“Deadly Proof” by Rachel Dylan

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In the biggest case of her career, attorney Kate Sullivan is tapped as lead counsel to take on Mason Pharmaceutical because of a corporate cover-up related to its newest drug. After a whistleblower dies, Kate knows the stakes are much higher than her other lawsuits.

Former Army Ranger turned private investigator Landon James is still haunted by mistakes made while serving overseas. Trying to forget the past, he is hired by Kate to look into the whistleblower’s allegation and soon suspects that the company may be engaging in a dangerous game for profit. He also soon finds himself falling for this passionate and earnest young lawyer. Determined not to make the same mistakes, he’s intent on keeping Kate safe, but as the case deepens, it appears someone is willing to risk everything–even murder–to keep the case from going to trial.

Rachel Dylan
The Deadly Proof  is in the pudding – you won’t be able to put it down!  Dylan’s newest book is a fast-paced, suspense story full of drama and action.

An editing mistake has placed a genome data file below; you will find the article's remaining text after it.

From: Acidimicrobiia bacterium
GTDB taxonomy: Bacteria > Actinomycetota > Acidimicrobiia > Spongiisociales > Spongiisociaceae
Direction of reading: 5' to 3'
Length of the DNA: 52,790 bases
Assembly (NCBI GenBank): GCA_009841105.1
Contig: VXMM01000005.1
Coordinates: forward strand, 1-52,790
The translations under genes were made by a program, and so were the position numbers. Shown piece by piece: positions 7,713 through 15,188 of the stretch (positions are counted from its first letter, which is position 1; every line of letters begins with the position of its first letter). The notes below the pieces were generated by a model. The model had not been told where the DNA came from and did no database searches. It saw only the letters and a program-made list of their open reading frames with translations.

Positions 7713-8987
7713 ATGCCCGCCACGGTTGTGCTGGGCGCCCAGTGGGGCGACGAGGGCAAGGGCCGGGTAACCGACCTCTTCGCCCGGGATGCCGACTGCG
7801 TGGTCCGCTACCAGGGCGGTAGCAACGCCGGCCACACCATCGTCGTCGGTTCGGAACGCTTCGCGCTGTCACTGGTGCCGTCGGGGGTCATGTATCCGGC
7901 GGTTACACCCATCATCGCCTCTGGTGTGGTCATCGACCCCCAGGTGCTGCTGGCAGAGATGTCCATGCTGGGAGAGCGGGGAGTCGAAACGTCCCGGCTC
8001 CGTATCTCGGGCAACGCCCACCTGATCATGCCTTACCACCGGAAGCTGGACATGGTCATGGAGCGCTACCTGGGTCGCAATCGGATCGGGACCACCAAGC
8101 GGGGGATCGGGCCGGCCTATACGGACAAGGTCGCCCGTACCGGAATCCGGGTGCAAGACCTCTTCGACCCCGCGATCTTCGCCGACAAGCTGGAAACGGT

I loved the way that Kate was super smart and willing to do the right thing, no matter the time or consequence.  She knew where her priorities lie, and she stuck with them.
Landon was just as fascinating – kind of like Gibbs on NCIS.  He’s dealing with lots of emotional traumaand not always very well, but his goals are good and true.  His backstory is hidden, at first, and Dylan lets it pour out slowly through the story, giving you just enough to whet your appetite for more.
Deadly Proof has a big, surprising twist at the end.  I thought it was all sounding a little too clean, and I enjoyed the way that Dylan wrote the climax and resolution.
I had a bit of trouble in the beginning keeping track of characters.  This was in part because there were a lot of lawyers in the large cast of characters, and partly because it wasn’t clear in the beginning which ones were the good guys and which ones were the bad guys.  Somehow my confusion suddenly cleared up, and I was good from that point on.
Deadly Proof is a very smart book.  It may be to a reader’s advantage to have some passing knowledge of law going in, in the same way that knowing something about tactical maneuvers might benefit a Ronie Kendig reader, but I trusted that Kate knew her legal stuff, and I didn’t worry about legal details.  Using that strategy, I was good to go throughout the story, and seemed to follow the action just fine.
I really enjoyed my time with Deadly Proof.  This was my first Dylan book, but I’m eagerly looking for more.
I received a free copy of this book from LitFuse Publicity.  All opinions are my own.

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